Several software vendors have been tweaking their systems to address such concerns. The general trend is toward user-friendly applications with graphical user interfaces.

RIA has improved its GoFileRoom by adding several data-reporting capabilities to help regulate workload among both data-entry personnel and tax professionals.

"The biggest thing clients have been asking for is built-in reporting features that provide the ability to better manage bottlenecks and show who has what document at any point in time," says Joe Harpaz, vice president of business development for RIA. "For example, a report could show what work is overdue or approaching an overdue date. Another report could drill down to show the number of returns compiled per hour."

GoFileRoom also automates the movement of documents among staff, managers, and partners. As a data-entry person completes a task, a click of a software button sends the document to the assigned reviewer, whose work is automatically forwarded upon completion to the manager or partner for final approval. The application also contains a built-in alerts system that can automatically send an email or software message to notify managers and partners when work is delayed or has been completed.

The RIA system meshes workflow with document management in a suite of software integrated with XML-based Web services technology. That enables GoFileRoom, for example, to export client data from tax software and into a firm's practice management application to automatically maintain accurate client records, Harpaz says.

Earlier this year, CCH Tax and Accounting expanded its workflow and document capabilities with the acquisition of tools from DocuMatters. As a paperless workflow application, renamed ProSystem fx Scan, the system is designed to automatically read and recognize client documents such as W-2 forms and interest-earned statements needed for preparing 1040 income tax returns, then sorts and outputs the documents to a PDF file in the Adobe Acrobat system. A tax preparer can then use PDFlyer, an Acrobat plug-in, to work with and annotate multiple PDF files in a multi-screen environment, then forward the documents as necessary.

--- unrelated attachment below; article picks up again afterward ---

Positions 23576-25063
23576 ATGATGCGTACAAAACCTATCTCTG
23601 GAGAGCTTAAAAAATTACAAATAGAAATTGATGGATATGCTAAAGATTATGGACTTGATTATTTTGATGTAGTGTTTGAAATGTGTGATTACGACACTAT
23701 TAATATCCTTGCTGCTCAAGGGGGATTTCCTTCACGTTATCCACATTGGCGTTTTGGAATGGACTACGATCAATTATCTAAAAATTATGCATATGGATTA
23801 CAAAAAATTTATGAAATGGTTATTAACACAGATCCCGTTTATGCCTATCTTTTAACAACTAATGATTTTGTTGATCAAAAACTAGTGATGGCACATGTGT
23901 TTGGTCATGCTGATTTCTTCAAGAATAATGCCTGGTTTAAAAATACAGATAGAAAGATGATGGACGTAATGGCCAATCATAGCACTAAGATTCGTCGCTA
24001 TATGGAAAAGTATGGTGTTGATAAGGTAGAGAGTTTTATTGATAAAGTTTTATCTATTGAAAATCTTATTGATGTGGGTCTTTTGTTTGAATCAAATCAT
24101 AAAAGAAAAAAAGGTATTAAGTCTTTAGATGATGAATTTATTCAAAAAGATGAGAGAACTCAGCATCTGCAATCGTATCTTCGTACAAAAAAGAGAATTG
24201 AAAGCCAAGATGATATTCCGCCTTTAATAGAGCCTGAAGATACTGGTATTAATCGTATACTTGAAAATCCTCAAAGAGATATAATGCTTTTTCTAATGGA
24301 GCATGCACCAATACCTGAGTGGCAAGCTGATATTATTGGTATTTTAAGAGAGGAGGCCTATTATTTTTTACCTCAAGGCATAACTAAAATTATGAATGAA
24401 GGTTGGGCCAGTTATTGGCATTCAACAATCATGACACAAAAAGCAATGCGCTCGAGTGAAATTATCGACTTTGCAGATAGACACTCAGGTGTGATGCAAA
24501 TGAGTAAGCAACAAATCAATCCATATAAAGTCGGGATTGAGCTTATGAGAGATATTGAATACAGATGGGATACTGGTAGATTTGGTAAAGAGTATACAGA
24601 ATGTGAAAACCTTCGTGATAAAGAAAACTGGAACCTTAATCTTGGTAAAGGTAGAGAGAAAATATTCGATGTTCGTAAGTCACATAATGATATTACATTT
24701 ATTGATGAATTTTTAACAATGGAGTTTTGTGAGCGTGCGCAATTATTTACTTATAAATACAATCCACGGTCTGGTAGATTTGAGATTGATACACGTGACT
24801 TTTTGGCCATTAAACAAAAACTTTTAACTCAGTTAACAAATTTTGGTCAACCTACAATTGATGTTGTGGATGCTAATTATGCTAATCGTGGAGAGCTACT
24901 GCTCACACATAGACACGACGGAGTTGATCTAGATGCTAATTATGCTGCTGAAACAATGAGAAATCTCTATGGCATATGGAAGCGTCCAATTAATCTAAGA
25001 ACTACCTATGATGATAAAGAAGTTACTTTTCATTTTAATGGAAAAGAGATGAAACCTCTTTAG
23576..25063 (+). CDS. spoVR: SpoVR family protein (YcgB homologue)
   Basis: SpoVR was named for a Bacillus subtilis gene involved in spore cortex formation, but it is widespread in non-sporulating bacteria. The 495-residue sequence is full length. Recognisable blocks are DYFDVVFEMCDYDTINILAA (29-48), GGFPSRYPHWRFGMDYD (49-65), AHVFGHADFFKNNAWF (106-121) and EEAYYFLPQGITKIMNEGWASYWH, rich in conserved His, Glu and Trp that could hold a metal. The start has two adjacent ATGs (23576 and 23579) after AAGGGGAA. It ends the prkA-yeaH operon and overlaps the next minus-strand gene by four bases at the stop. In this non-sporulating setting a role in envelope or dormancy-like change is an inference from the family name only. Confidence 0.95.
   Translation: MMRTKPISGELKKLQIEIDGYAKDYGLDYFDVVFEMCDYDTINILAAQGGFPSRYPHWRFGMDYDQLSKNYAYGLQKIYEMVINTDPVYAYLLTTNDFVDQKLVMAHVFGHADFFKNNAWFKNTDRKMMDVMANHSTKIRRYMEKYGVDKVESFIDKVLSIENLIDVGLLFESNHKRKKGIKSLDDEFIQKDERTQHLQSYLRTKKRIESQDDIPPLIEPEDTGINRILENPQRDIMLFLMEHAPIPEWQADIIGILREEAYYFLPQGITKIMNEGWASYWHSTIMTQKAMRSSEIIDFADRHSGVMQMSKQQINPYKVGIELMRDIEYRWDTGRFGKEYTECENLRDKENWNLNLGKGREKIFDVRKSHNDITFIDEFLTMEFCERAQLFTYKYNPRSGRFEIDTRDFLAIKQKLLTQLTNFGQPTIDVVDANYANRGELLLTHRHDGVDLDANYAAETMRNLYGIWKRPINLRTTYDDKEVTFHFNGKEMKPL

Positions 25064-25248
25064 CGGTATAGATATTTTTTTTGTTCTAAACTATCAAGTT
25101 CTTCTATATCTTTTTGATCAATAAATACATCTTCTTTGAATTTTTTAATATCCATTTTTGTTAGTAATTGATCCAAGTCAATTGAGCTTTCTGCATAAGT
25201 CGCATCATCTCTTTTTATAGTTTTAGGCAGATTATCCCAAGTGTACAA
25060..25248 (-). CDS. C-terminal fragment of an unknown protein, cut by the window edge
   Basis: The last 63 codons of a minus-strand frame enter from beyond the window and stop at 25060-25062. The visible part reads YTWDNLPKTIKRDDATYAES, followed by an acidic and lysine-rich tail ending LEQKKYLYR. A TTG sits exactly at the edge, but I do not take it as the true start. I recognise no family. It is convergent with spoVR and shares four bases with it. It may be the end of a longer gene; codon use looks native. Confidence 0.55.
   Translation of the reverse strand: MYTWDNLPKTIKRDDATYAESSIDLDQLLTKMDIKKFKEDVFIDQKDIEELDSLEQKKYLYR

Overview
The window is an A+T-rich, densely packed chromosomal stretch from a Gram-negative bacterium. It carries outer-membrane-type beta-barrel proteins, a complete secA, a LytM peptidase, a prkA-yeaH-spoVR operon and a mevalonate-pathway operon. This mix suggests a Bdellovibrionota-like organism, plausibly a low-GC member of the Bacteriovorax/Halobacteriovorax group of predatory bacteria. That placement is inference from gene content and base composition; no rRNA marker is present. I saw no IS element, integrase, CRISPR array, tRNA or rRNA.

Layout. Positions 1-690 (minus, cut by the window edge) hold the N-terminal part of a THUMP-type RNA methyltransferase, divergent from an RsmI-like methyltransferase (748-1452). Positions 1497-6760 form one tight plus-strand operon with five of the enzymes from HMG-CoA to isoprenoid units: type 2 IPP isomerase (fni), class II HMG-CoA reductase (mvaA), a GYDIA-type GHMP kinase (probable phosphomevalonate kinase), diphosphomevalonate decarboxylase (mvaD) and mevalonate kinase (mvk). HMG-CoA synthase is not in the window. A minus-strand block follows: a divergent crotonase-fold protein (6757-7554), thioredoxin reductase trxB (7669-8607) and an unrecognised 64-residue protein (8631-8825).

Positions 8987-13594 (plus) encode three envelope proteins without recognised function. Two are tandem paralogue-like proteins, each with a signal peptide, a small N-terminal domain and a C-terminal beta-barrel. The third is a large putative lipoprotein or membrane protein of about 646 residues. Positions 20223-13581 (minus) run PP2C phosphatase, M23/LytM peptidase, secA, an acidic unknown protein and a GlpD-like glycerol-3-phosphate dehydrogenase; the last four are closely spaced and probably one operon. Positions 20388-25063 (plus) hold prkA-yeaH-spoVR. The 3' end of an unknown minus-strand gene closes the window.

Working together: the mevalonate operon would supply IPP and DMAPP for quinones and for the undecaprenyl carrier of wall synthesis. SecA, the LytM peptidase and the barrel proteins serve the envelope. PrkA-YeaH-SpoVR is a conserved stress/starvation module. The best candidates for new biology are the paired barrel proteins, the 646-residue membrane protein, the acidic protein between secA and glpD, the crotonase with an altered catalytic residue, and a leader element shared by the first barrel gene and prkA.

CCH's ProSystem fx Engagement, which is used by Gumbiner Savett, is a workflow application that integrates with ProSystem fx Tax compliance software and stores engagement binders in a Windows Explorer-style file room, providing accountants with network access to engagement documents.

Maintaining Processes

A key part of making new workflow systems easy to implement is their ability to accommodate a firm's existing preferred processes - rather than change a firm's processes to fit the requirements of the workflow application itself.

"We set up CabinetNG based on whatever way a client is already managing their documents," says vice president James True.

Clients can define rules, for example, that certain types of accounting or tax documents get routed to particular professionals or partners, who get automatically notified of a document arriving in a workflow inbox. A preview image of the document allows users to quickly decide whether it's something they need to review in detail or forward to the next person in line.

CabinetNG also logs the entire process of document flow, providing an audit trail of how a document moved through a firm, including notes attached by each person who worked on it. If a client calls at any time during the process, users can immediately access the location and status of their file.

At Kahn Litwin, it once might have taken days to locate documents and track the status of tax returns after checking in file cabinets and with several personnel, says Aptaker.

"Now, when a client calls with a question, we can provide an answer in seconds," she says. "If the return isn't done yet, I can see whom the work papers were assigned to. Whoever has the workpapers can look on their screen and answer 90 percent of the client's questions."

Moreover, having immediate network access to electronic records and workflow status has allowed the firm to eliminate its former practice of storing three years' worth of tax returns and accounting papers in an on-site storage room. That space is now used for 14 new workstations to support a staff expansion and more engagements in tax, accounting, and consulting.

Overall Efficiency

Although much of today's workflow technology for accounting firms has its roots in outsourcing services related to the preparation of tax returns, as with SurePrep and XCM Solutions, more vendors are positioning workflow to serve cross-departmental needs.